Inscribed in stone, bottom center: 677 Printed above image at center: YOUAGE EN CHINE. Printed below image at center: LA LEÄON DE MUSIQUE Le Chinois rentier aime à occuper ses loisirs en cultivant la musique; il prend très volontiers des leçons de clarinette, / d'accordeon, ou de trompe de chasse et malgré l'opinion contraire de ses infortunés voisins il persiste à appeler cela un talent d'agrément! Translation: The well-off Chinese man likes to occupy his leisure time by devoting himself to music; he very willingly takes lessons in clarinet, accordion, or hunting horn, and despite the negative opinion of his unfortunate neighbors he persists in calling this an accomplished talent!
Written in pencil, l.l.: ART. PROOF Signed l.r.: Romas Viesulas 65 On backing, in pencil: From "Notes on Image & Sound" Part II BöLENT ARIEL- Embossed at bottom of sheet, in same technique as print itself: BöLENT AREL "STEREO ELECTRONIC MUSIC #1" (EXCERPT)
The figure is kneeling musician on lotus seat, made of separately carved petals. Below the seat, there is a base, which consists of two lotus-shaped half-sphere, connected up-side-down. The head has two buns, elongated ears, simplified facial parts; the figure wears a pink robe with wide sleeves, holding a sort of instrument with hands.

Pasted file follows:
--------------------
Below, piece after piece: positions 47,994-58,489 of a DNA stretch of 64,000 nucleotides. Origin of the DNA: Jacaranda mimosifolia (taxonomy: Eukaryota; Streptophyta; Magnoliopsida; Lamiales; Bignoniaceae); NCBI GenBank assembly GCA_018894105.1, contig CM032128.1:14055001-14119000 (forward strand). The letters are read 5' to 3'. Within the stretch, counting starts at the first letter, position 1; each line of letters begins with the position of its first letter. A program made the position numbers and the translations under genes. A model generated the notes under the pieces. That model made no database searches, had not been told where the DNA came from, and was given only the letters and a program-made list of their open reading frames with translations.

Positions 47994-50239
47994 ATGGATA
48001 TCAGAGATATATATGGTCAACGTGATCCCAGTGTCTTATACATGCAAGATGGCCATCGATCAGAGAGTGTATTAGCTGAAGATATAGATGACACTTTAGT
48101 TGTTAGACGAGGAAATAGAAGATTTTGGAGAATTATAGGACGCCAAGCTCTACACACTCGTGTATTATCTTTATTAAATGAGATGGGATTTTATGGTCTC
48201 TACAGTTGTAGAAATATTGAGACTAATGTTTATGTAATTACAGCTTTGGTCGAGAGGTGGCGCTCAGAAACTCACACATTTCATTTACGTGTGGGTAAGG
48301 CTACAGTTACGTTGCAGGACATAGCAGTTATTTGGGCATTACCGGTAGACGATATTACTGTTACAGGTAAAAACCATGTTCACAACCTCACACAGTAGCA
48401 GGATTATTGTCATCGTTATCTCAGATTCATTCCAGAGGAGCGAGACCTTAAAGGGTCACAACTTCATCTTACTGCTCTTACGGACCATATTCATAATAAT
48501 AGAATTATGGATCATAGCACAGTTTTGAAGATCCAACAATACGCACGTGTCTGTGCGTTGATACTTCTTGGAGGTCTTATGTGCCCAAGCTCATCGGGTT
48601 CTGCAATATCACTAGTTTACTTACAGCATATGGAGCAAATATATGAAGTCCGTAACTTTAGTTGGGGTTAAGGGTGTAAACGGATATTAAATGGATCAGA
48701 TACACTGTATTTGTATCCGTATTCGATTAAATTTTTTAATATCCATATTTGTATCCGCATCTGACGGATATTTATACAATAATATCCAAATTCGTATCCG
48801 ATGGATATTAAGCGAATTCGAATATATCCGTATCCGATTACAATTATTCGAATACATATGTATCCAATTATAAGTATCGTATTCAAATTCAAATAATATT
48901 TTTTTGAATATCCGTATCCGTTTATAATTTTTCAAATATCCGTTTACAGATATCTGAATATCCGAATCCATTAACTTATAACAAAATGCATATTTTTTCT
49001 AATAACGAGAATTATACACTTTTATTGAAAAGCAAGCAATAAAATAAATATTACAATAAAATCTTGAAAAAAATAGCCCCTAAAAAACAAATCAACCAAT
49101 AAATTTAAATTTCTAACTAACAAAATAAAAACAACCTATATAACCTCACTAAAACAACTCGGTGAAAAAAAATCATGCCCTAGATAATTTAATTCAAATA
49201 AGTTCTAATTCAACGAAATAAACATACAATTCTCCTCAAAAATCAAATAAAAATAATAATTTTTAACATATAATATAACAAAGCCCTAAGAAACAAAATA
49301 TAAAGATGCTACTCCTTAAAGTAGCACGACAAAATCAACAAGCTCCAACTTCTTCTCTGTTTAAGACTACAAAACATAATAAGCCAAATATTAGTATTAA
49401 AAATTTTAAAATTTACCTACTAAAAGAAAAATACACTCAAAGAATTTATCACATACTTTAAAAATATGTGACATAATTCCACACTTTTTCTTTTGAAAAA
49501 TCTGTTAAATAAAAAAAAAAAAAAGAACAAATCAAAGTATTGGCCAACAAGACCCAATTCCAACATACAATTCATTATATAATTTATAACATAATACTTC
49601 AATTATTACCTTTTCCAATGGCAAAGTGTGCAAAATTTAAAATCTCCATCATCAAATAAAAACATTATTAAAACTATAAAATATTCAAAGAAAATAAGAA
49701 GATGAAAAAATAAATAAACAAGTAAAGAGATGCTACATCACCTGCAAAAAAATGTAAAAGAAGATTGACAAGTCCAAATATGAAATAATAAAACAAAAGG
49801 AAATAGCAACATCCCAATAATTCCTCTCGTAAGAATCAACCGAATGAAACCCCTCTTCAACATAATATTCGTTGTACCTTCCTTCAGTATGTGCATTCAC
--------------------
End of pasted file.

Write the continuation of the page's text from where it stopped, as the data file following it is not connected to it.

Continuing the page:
This musician statue was once part of a set that adorned the interior of the Golden Hall (Kondô) of Hôryûji Temple. It holds a cymbal-like instrument. The lotus flowers indicate that the figure is a Buddhist diety.
Three figures, two men and a woman, are seen seated around a round table with a lamp; all are engaged in reading in the pool of light provided by the lamp. The rest of the interior is fairly dark, particularly in the portion of the room behind the lamp. The man at the back of the table is shown roughly face-on; the man to the left is leaning back with his legs stretched out in front of him; the woman is closest to the viewer, shown in profile, holding her book fairly closer to her face.
As a young man, Whistler spent time living with the family of his half-sister, Deborah. Her husband, Francis Seymour Haden, was a physician and amateur printmaker and print collector; it was from Haden that Whistler learned the finer points of the etching technique--both from studying Haden's personal collections as well as from etching alongside his brother-in-law. Haden is seen to the left; at the back of the table was Haden's medical partner (and Whistler's own physician and friend), James Reeves Traer.